To become a personal care aide, obtain a high school diploma, and then seek out any specific training or certification obtained by the state. Some states do not require personal care aides to have any sort of formal education.
In states that require formal education for personal care aides, elder care programs, home health care agencies, vocational schools or community colleges may offer training programs. These states may also require competency evaluations prior to the personal care aide working with patients. The state or the direct employer may also require background checks for personal care aides.
In some locations, the direct employer, other personal care aides or registered nurses train personal care aides. Training may include assisting clients in meal preparation or dealing with patients with cognitive impairments. Employers usually also require aides to seek out CPR and first aid training prior to beginning employment.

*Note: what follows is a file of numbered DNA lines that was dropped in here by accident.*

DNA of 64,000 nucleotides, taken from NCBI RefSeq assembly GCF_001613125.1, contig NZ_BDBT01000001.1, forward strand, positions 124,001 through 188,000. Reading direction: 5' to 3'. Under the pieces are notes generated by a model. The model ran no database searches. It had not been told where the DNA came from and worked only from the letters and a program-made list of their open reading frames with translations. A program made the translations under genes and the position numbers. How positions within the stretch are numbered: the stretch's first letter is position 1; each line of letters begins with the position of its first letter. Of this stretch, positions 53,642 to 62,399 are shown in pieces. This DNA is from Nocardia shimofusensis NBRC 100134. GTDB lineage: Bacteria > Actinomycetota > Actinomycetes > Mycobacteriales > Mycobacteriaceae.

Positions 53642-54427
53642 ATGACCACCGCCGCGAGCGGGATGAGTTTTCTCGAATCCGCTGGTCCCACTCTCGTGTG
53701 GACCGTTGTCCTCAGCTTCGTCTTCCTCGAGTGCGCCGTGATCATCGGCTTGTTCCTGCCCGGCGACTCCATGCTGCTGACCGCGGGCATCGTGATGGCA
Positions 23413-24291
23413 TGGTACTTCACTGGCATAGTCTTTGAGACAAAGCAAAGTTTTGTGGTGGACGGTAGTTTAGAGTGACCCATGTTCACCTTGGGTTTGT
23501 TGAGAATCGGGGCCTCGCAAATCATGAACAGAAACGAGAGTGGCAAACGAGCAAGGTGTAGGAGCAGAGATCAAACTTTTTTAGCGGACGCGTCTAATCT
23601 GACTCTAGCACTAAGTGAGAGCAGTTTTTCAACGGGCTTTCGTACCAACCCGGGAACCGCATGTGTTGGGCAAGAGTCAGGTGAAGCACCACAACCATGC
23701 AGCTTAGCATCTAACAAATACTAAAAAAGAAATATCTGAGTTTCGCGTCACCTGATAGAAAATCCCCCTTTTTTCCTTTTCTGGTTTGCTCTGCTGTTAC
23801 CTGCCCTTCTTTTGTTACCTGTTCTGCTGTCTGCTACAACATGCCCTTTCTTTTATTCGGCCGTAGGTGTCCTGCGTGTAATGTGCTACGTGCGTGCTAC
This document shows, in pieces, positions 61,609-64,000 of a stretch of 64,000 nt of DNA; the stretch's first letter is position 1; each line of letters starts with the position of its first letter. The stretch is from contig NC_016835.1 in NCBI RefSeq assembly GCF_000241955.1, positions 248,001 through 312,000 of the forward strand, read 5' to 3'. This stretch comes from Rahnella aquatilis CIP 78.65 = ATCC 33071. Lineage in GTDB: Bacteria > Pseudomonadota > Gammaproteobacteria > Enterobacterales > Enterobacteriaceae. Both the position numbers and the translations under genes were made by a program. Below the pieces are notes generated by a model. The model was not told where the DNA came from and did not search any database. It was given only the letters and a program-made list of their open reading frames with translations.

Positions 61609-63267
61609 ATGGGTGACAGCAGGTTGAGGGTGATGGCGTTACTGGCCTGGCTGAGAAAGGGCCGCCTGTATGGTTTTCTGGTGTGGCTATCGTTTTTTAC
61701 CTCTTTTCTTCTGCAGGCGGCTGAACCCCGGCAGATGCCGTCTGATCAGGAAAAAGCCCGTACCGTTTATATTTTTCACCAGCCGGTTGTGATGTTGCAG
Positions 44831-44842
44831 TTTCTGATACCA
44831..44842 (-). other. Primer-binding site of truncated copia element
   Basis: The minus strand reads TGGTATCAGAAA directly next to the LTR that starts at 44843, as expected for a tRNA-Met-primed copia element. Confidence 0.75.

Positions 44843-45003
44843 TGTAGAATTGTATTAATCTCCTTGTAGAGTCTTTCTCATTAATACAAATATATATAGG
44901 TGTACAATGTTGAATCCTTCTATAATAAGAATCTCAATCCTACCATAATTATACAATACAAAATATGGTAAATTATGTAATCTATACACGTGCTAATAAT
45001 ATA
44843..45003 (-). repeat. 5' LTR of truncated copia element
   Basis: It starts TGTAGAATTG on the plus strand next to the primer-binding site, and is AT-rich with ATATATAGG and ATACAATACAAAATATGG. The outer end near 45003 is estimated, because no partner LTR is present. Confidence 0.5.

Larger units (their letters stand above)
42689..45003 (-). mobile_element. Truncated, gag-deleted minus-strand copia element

In addition to a basic education and any required training, personal care aides must be detail-oriented and able to follow specific protocols and rules when caring for patients. Aides must have good interpersonal skills to deal with patients in mental stress or pain, and they must enjoy helping others. Personal care aides must also be able to manage time effectively.